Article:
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Editorial
2012:78:2;129-132
doi: 10.4103/0378-6323.93626
PMID: 22421640

Update on cutaneous lupus erythematosus

Laxmisha Chandrashekar
 Department of Dermatology and STD, Jawaharlal Nehru Institute of Post Graduate Medical Education and Research, Pondicherry, India

Correspondence Address:
Laxmisha Chandrashekar
Department of Dermatology and STD, JIPMER, Pondicherry 605 006
India
How to cite this article:
Chandrashekar L. Update on cutaneous lupus erythematosus. Indian J Dermatol Venereol Leprol 2012;78:129-132
Copyright: (C)2012 Indian Journal of Dermatology, Venereology, and Leprology

The skin is the second most frequently involved organ in lupus erythematosus (LE). Although cutaneous involvement is rarely life threatening, it is associated with major morbidity. [1] Cutaneous lupus erythematosus (CLE) can be associated with systemic lupus erythematosus (SLE), can precede SLE, or occur on its own. Central to the pathogenesis is loss of immune tolerance and upregulation of the interferon-α (IFN-α) signaling. The clinical spectrum of CLE is wide and includes both specific and nonspecific lesions. These have varying pathologies ranging from primary interface involvement, dermal involvement, or involvement of the subcutis. Disease burden has been quantified by many tools. Cutaneous lupus area severity index (CLASI) is a validated tool for CLE which has been used in numerous studies. The mainstay of treatment is photoprotection, antimalarials, corticosteroids, and calcineurin inhibitors. [1] Indeed, with the advances made in CLE, it is difficult to keep abreast of the latest advances. This article attempts to highlight the recent updates in the field in the past year.

Pathogenesis

Patients with subacute cutaneous lupus erythematosus (SCLE) and discoid lupus erythematosus (DLE) were found to have elevated IFN scores as compared to healthy controls regardless of concomitant SLE. This was found to correlate with the CLASI score. It has also been seen that active CLE is associated with a systemic type I IFN effect that appears to induce a shift toward a Th1-associated chemokine receptor profile. [2] Upregulation of the IFN-inducible antiviral protein Myxovirus A (MxA) in CLE has also been found. This expression was mainly seen in the epidermis and the upper dermis in DLE and SCLE, while in rare cases of lupus tumidus and lupus profundus, MxA was mainly detected in perivascular and subcutaneous areas, respectively, reflecting the distribution of the inflammatory infiltrate in different subsets of CLE. [3] Recently, various cytokines have been found to be involved in CLE. Interleukin (IL)-18 and the overexpression of IL-18 receptor in keratinocytes was found to induce the apoptosis of keratinocytes via increased tumor necrosis factor (TNF)-α and decreased IL-12 production. [4] This apoptotic death was reported to be due to the strong expression of TNF-related apoptosis-inducing ligand (TRAIL) in the skin and the blood of patients with CLE. [5] Some CLE lesions showed increased levels of IL-17, but the precise role of IL-17 is uncertain [4] Moreover, transforming growth factor (TGF)-β serum levels were found to be significantly lower in patients with DLE as compared to the levels in patients with psoriasis and in healthy controls. This downregulation of TGF-β and IL-10 in DLE may lead to defective immune suppression and thus to the generation of the tissue injury that is found in lupus patients. [6] It has been seen that patients with CLE have a low prevalence of skin infections. Kreuter et al. [7] reported that human β-defensin (hBD) 2 and 3, cathelicidin LL-37, and psoriasin were significantly more highly expressed in CLE as compared with healthy controls.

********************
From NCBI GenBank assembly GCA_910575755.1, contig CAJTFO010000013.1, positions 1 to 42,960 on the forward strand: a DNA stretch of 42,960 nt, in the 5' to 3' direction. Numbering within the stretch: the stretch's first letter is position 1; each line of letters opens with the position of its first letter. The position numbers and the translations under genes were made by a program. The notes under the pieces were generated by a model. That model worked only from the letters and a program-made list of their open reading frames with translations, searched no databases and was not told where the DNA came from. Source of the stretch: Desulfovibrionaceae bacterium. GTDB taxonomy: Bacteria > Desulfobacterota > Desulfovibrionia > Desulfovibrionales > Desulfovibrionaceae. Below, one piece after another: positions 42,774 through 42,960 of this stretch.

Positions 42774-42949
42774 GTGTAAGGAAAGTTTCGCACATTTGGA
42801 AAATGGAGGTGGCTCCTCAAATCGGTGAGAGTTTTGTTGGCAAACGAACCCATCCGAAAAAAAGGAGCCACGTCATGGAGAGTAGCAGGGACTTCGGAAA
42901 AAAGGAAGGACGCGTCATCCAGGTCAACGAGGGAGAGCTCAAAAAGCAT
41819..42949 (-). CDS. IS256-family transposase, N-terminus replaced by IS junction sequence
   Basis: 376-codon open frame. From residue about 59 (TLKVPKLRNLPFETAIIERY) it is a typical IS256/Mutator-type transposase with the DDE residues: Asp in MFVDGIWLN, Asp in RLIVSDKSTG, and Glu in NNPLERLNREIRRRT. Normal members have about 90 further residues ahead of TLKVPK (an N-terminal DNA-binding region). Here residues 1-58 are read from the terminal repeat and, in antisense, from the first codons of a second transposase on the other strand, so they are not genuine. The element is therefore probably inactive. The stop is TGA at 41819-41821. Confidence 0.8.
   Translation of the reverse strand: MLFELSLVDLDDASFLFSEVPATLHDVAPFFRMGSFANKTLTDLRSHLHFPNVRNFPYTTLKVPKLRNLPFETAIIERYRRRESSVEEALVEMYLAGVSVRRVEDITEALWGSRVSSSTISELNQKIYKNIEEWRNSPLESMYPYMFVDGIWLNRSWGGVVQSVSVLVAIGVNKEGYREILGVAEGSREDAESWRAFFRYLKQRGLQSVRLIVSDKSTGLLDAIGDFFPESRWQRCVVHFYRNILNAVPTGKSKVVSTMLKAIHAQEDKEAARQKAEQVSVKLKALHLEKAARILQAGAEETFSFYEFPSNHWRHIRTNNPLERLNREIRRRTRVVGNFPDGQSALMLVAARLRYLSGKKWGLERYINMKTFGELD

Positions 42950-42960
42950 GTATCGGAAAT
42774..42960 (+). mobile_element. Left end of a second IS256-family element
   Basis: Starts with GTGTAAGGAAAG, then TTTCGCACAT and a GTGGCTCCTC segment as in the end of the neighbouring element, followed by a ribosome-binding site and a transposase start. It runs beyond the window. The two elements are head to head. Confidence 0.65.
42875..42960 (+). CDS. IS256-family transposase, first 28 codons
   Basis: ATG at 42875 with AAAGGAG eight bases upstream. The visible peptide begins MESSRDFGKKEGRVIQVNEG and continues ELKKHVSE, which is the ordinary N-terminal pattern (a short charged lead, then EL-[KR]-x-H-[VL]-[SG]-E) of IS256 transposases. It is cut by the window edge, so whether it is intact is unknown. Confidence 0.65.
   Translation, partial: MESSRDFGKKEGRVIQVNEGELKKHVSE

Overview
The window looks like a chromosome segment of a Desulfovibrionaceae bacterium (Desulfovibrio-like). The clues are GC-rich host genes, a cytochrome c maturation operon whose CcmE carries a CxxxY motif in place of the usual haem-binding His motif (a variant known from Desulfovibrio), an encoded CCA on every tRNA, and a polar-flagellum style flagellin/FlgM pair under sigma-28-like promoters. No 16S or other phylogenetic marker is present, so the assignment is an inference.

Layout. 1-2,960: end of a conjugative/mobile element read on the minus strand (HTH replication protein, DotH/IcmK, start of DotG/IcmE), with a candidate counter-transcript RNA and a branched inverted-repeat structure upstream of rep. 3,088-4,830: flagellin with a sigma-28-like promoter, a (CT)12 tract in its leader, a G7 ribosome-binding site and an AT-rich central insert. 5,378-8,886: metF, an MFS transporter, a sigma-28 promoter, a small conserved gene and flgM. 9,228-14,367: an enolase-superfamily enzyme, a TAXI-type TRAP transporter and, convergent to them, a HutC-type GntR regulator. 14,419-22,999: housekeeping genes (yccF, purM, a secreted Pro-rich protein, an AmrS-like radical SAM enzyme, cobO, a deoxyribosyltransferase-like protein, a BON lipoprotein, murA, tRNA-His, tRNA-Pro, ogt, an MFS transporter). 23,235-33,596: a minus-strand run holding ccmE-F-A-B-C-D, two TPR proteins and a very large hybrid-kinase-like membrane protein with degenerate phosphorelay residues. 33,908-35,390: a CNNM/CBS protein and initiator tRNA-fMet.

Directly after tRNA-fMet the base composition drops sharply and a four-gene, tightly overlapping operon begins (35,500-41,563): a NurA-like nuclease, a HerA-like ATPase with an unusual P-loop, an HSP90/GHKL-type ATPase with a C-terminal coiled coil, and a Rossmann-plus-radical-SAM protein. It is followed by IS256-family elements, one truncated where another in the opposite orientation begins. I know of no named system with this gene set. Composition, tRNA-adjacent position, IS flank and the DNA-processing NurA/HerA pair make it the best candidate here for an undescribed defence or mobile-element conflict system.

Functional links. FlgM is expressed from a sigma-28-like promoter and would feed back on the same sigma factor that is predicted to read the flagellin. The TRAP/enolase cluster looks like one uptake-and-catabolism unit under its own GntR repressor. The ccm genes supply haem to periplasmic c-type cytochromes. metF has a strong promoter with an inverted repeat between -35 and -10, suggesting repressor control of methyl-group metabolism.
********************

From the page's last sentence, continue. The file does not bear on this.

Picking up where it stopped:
Clinical Features

Patients with active discoid lupus rarely have progressive renal insufficiency. The development of discoid lupus may involve an immunologic mechanism that differs from that which produces severe organ involvement. [8] Overlap of toxic epidermal necrolysis (TEN) and LE is very difficult to diagnose and manage. Ziemer et al. [9] studied patients with TEN like LE. Acute cutaneous manifestations of SLE and Stevens Johnson syndrome (SJS)/TEN can be phenotypically similar. A combination of recent SLE exacerbation, photo-distribution, annular lesions, and absent or only mild focal erosive mucosal involvement may favor LE over SJS/TEN clinically. Histopathologically, junctional vacuolar alteration, presence of solitary necrotic keratinocytes at lower epidermal levels combined with moderate to dense periadnexal and perivascular lymphocytic infiltrates with variable presence of melanophages and mucin point at an LE-related origin.

Some authors feel that Rowell′s syndrome does not qualify as a separate entity. Antiga et al. [10] in their report suggested that LE with erythema multiforme (EM)-like rashes represents a subset of SCLE with targetoid lesions rather than a distinct entity. A real association between DLE and EM was present only in a minority of cases (about 20 patients) and could be considered a mere coincidence without any immunopathological implication or unusual characteristic to either illness. Another big challenge is to differentiate drug-induced SCLE from idiopathic SCLE. Marzano et al. [11] reported that drug induced-SCLE differs from idiopathic SCLE by virtue of distinctive cutaneous features, particularly the widespread presentation and the frequent occurrence of malar rash and bullous, EM-like, and vasculitic manifestations.